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By Julie A. Noel & Richard A. Russo of Davis & Campbell L.L.C.
Earlier this year, the Illinois legislature passed a proposed amendment to the Illinois Constitution that would, if ratified by voters on November 8, 2022, significantly alter the landscape of collective bargaining in Illinois. The so-called “Workers’ Rights Amendment” (“Amendment”) purports to create a fundamental right to bargain collectively and protect “economic welfare and safety at work” among other things. While proponents of the Amendment suggest that the change will leave Illinois employees better off, a more careful analysis reveals the opposite.
Under Illinois law, workers’ rights are codified through long-standing legislation, including the Illinois Public Labor Relations Act, the Collective Bargaining Freedom Act, and the Illinois Educational Labor Relations Act. The federal National Labor Relations Act provides additional rights and protections for private sector labor unions and employees. As a result, Illinois employees have some of the most favorable labor conditions in the United States.
Why, then, is the Amendment needed? Proponents argue that state laws like the Illinois Public Labor Relations Act, which was enacted in 1984, could be changed or eliminated altogether because they are not embedded in the Illinois Constitution. In other words, future legislatures could work to restrict the existing rights of labor unions. While this is true in theory, the State of Illinois has been controlled by pro-labor Democrats since 2002. Drastic legislative changes are highly unlikely given the state’s history and establishments. If anything, more pro-labor legislation can be expected of the Illinois State Legislature for the foreseeable future.
Despite this proffered reasoning, the true intent of the proposed Amendment is revealed in the following language of the Amendment:
No law shall be passed that interferes with, negates, or diminishes the right of employees to organize and bargain collectively over their wages, hours, and other terms and conditions of employment and work place safety, including any law or ordinance that prohibits the execution or application of agreements between employers and labor organizations that represent employees requiring membership in an organization as a condition of employment
The language demonstrates that the proposed Amendment is a clear attempt to amend the Illinois Constitution to prevent Illinois from ever becoming a “Right to Work” state. In a “Right to Work” state, a worker cannot be forced to join a union or pay a fair share fee to the union as a condition of employment. Most of Illinois’ surrounding neighbors, including Indiana, Michigan, Wisconsin, Iowa, Tennessee, and Kentucky, have enacted Right to Work laws. Stripping Illinois employees of their right to choose their level of participation and monetary support of a union certainly does not provide additional protection to workers. Rather, it creates a Constitutional right for unions to demand fees and “fair share” premiums from Illinois employees who lack interest in union membership and/or financially contributing to unions.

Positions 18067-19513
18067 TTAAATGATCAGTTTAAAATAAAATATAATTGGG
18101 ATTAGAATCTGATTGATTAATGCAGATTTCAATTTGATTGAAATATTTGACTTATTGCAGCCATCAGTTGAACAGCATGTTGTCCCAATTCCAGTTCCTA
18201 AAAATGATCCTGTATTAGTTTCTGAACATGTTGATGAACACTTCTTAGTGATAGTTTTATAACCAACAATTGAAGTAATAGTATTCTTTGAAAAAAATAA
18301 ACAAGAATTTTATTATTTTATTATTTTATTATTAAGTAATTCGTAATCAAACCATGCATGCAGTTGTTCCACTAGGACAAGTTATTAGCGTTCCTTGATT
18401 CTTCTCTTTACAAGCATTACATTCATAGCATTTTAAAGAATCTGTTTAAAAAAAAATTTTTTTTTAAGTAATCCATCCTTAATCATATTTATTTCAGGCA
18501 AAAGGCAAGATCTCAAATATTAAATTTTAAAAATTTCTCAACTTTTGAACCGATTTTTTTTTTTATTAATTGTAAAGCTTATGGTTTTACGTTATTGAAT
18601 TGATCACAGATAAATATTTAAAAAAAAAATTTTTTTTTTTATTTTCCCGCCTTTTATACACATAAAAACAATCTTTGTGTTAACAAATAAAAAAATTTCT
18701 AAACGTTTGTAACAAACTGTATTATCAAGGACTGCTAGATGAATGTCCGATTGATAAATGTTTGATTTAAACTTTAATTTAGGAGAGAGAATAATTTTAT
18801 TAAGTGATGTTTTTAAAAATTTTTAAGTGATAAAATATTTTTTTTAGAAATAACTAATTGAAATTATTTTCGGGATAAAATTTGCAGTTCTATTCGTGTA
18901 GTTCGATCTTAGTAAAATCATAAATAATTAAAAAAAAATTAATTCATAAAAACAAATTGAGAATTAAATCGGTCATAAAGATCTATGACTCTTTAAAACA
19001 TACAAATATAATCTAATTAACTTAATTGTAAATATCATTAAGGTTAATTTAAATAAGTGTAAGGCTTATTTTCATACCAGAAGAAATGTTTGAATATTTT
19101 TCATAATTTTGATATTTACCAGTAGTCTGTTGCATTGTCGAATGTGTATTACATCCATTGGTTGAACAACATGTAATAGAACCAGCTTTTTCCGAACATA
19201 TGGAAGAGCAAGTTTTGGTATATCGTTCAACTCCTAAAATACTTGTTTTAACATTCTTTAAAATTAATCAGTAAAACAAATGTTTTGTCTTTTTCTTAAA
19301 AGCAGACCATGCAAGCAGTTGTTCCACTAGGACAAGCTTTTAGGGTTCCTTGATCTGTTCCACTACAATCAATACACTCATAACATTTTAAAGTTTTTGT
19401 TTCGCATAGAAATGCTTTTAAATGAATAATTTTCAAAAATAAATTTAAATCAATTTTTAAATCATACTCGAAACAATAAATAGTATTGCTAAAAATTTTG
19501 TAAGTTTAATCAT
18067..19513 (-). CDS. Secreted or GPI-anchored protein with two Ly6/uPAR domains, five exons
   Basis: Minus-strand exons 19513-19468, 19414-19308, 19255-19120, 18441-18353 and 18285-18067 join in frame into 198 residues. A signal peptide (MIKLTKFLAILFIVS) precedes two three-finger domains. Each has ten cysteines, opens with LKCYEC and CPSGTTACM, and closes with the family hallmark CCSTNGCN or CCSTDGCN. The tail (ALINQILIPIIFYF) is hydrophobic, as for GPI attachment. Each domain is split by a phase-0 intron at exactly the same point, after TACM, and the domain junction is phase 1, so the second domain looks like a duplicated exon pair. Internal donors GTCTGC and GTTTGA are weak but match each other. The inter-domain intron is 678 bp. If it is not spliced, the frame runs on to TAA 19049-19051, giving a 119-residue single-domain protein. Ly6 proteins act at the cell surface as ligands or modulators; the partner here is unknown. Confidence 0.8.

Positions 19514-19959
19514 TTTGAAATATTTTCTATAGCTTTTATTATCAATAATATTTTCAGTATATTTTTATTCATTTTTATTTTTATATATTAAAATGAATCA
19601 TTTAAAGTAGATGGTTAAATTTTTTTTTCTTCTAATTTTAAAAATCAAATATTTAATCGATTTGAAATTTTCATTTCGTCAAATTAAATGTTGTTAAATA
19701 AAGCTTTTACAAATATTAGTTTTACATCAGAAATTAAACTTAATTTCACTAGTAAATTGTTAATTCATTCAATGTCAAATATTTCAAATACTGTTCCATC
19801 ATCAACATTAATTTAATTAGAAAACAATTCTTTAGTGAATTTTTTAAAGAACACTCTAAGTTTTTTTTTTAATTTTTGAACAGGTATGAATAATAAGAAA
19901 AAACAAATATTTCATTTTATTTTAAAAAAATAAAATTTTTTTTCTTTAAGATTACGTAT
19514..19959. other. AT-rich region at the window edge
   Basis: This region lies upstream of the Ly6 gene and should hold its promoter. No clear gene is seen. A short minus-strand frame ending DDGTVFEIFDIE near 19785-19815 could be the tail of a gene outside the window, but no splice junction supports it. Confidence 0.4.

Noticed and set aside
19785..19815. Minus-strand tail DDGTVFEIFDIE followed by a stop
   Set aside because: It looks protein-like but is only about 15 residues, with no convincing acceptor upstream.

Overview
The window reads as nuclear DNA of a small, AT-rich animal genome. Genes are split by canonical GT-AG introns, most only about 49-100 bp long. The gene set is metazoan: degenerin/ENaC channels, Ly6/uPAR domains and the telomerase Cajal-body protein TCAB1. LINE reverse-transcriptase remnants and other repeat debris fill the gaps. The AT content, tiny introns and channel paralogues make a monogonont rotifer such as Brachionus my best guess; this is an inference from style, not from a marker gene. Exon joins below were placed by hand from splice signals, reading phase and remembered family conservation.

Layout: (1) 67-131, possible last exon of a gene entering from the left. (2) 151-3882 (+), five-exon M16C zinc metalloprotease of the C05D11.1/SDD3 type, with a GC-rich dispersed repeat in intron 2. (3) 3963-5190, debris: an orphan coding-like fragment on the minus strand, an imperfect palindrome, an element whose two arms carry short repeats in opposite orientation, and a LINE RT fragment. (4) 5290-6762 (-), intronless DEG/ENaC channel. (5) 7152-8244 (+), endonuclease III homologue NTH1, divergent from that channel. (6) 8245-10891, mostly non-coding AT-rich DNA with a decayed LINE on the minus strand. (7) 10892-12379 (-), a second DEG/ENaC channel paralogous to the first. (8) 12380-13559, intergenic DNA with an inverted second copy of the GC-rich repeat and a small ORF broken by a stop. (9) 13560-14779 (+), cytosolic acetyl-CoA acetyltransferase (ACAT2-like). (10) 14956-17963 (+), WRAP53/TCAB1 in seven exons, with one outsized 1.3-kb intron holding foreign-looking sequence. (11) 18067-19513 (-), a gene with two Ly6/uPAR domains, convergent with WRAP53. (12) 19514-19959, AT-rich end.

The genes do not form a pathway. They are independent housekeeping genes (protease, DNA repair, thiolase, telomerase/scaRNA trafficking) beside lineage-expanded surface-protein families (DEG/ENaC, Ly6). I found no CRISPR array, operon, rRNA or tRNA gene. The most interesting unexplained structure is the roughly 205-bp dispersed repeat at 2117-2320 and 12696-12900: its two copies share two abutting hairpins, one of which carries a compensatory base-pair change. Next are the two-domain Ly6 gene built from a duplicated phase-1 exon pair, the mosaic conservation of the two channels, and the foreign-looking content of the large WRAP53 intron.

Unions contend that without fair share payments, they would be unable to adequately represent employees. But this argument, too, lacks merit. Unions have been an established part of the American workforce and have marketed themselves to employees for over a century. Union representatives bear responsibility for communicating membership benefits to prospective members to secure voluntary engagement and resources from workers. After weighing the potential benefits, employees should undoubtedly have a choice to join—or not join—the union. The clear language of the Amendment is designed to permanently prevent this choice. Illinois workers deserve more. Simply put, the rights of workers to unionize and bargain collectively is well-settled law under federal and Illinois state statutes. The proposed Amendment to the Illinois Constitution, at this juncture, is not needed to provide workers with such rights. For the reasons above, the Amendment will not provide Illinois workers with expanded rights—it will actually limit their rights.
 See Edward McClelland, Opinion: How Illinois Became a One-Party State, Chi. Mag. Oct. 19, 2021 at 5:39 PM, https://www.chicagomag.com/news/opinion-how-illinois-became-a-one-party-state/
 See National Right To Work Legal Defense Foundation, https://www.nrtw.org/right-to-work-states/.
 There is an argument that the proposed Amendment is pre-empted by the federal National Labor Relations Act, but such argument will not be addressed herein.
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